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October 30, 2013 / theyellowbungalowla

pumpkin sacrifice…

pumpkin sacrifice

In the spirit of Halloween, I thought I’d sacrifice a pumpkin.

But this is no ordinary pumpkin. This is a “Porcelain Doll,” a variety of pumpkin that is as delicious as she is beautiful. What’s awesome about “Porcelain Doll” and other exotic edible pumpkins is that you can buy them (or grow them if you’re the owner of a green thumb!) and enjoy their beauty as decor, then bake them until soft and use the flesh in a number of delicious recipes.

You might even have one of these beauties at your house right now, and not even realize the endless possibilities that await.

After you’re finished using your “Porcelain Doll” or other edible pumpkin as decor, give it a bath. Seriously. It’s wise to scrub your pumpkin with some dish soap and an abrasive sponge, being sure to get into all the nooks and crannies, and then give it a good rinse with clean water. The goal is to remove any dirt from the pumpkin patch, or even dust that’s settled on her as she’s gracced your dining room table, entryway, or front porch. Once she’s been washed and dried, she’s ready for the chopping block; except that the chopping block is last place I feel you should take your pumpkin.

The above photo, produced for dramatic effect, perfectly illustrates what could happen if you approach a giant pumpkin (or hard winter squash) with a knife. In my experience, knife + squash = not awesome. And I don’t think I’m alone in this quandary. A good friend called me a couple of years ago to ask what she should do about her prized cleaver that was stuck in the side of a large, sweet pumpkin (heck, it might have been a “Porcelain Doll” for all I know). She had given the pumpkin a nice whack, in hopes of breaking it up use in a recipe, except that the knife had gotten stuck into the tough skin. I had no idea what to tell her, as it seemed a bit dangerous to encourage her to pull it out with all her might. Another way to break down your squash is by the “throwdown method,” as discussed hilariously in the “Spilled Milk” podcast. In one of their first podcasts (the second, to be exact), Molly and Matthew discuss winter squash, including ideas on how to break open a squash by dropping it from a ladder…maybe not the safest (or cleanest) way to separate a pumpkin’s delicious flesh from the tough skin.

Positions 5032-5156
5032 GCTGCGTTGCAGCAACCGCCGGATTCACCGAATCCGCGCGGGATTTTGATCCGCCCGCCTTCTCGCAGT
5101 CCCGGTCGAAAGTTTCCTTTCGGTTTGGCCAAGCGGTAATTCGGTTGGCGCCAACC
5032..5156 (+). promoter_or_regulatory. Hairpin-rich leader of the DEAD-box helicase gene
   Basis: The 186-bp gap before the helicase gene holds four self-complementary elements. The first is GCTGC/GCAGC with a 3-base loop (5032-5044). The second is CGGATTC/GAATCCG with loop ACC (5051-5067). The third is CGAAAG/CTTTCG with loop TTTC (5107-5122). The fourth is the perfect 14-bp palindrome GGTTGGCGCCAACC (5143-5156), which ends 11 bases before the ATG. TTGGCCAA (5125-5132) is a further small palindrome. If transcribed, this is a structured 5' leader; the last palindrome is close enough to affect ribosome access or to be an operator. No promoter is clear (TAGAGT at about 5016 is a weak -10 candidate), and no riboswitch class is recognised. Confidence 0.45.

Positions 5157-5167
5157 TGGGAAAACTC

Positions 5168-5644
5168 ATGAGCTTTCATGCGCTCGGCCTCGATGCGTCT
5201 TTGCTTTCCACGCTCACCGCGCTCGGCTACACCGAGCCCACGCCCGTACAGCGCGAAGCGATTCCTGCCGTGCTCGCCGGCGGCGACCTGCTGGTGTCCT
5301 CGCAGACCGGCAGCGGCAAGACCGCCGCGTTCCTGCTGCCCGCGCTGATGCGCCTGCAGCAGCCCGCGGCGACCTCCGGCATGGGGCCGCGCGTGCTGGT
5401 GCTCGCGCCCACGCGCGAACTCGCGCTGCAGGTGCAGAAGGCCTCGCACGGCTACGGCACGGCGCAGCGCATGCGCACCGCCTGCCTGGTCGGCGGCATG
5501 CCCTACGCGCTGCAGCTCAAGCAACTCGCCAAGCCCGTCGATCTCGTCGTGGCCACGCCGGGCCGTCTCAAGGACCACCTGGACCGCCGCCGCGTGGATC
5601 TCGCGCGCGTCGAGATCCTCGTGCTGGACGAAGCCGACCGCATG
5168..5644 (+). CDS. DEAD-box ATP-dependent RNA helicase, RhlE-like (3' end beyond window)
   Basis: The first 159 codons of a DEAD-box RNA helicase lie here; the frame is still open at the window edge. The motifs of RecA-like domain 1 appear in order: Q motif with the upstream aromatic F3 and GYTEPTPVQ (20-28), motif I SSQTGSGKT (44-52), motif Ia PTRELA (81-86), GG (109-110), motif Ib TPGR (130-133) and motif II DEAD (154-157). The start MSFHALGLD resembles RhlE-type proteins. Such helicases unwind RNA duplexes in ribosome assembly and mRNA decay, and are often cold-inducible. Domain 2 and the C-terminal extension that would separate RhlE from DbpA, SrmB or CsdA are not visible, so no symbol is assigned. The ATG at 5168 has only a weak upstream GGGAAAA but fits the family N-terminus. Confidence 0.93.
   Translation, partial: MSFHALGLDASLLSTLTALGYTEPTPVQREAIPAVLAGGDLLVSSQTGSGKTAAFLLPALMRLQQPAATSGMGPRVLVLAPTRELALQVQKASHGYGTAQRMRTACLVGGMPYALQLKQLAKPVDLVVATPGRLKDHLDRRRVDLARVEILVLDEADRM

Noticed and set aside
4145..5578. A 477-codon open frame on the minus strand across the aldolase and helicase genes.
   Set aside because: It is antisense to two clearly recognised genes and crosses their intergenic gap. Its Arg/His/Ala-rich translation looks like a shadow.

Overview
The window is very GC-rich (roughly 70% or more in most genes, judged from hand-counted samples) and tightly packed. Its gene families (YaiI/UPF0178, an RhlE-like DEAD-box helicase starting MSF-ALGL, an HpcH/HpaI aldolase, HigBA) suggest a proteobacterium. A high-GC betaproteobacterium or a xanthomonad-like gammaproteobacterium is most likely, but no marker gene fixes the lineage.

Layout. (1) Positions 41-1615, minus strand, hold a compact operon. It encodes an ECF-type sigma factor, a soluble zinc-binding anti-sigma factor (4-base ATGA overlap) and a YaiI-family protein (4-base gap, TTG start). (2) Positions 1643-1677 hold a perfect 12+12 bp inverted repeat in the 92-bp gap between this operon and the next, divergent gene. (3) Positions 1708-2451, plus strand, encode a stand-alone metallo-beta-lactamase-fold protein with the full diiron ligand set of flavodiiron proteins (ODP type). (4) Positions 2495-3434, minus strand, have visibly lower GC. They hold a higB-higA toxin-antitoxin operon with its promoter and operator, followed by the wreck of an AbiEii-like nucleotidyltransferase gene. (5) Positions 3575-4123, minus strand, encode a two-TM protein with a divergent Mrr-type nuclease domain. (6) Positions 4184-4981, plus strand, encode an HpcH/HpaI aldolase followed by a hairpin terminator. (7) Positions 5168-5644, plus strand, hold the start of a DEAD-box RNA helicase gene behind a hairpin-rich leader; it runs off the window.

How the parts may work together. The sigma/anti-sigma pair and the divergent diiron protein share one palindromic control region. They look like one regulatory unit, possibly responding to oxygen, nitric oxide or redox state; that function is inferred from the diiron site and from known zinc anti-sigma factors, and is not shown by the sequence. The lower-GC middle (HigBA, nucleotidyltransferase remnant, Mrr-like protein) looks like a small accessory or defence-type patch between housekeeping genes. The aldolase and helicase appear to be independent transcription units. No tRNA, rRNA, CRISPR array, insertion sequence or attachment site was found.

pumpkin in oven

Why must pumpkins be so complicated? They’re actually not, as you can just stick the whole thing in the oven. Yep, it’s that easy: use your beautiful pumpkin as fall decor, give it a good wash and quick dry, and throw (actually, place) it in the oven. That’s it. Depending on the size, a larger pumpkin can bake for over an hour but during that time, you can do other things, like read a book and enjoy the sweet smell of pumpkin baking in your oven.

porcelain doll roasted on counter

Pretty awesome if you ask me.

You know it’s done when a knife inserts easily into the flesh (and doesn’t get stuck). After it comes out of the oven, it’s best to let it rest and cool on the counter for another couple of hours. Again, this step doesn’t require much effort on your part either, aside from a little patience. Once cooled, scoop out the flesh and separate from the skin and seeds. It’s smart to give the flesh a spin in your food processor to smooth it out. However, if you’re going to use the pumpkin, say, in a soup that gets pureed, you can skip this step.

And yes, the seeds are delicious when tossed with some olive oil and spices and roasted in the oven until toasty.

Next week I’ll share some ideas of what to do with all that gorgeous pumpkin puree. I hope you have a very happy Halloween!

top of pumpkin

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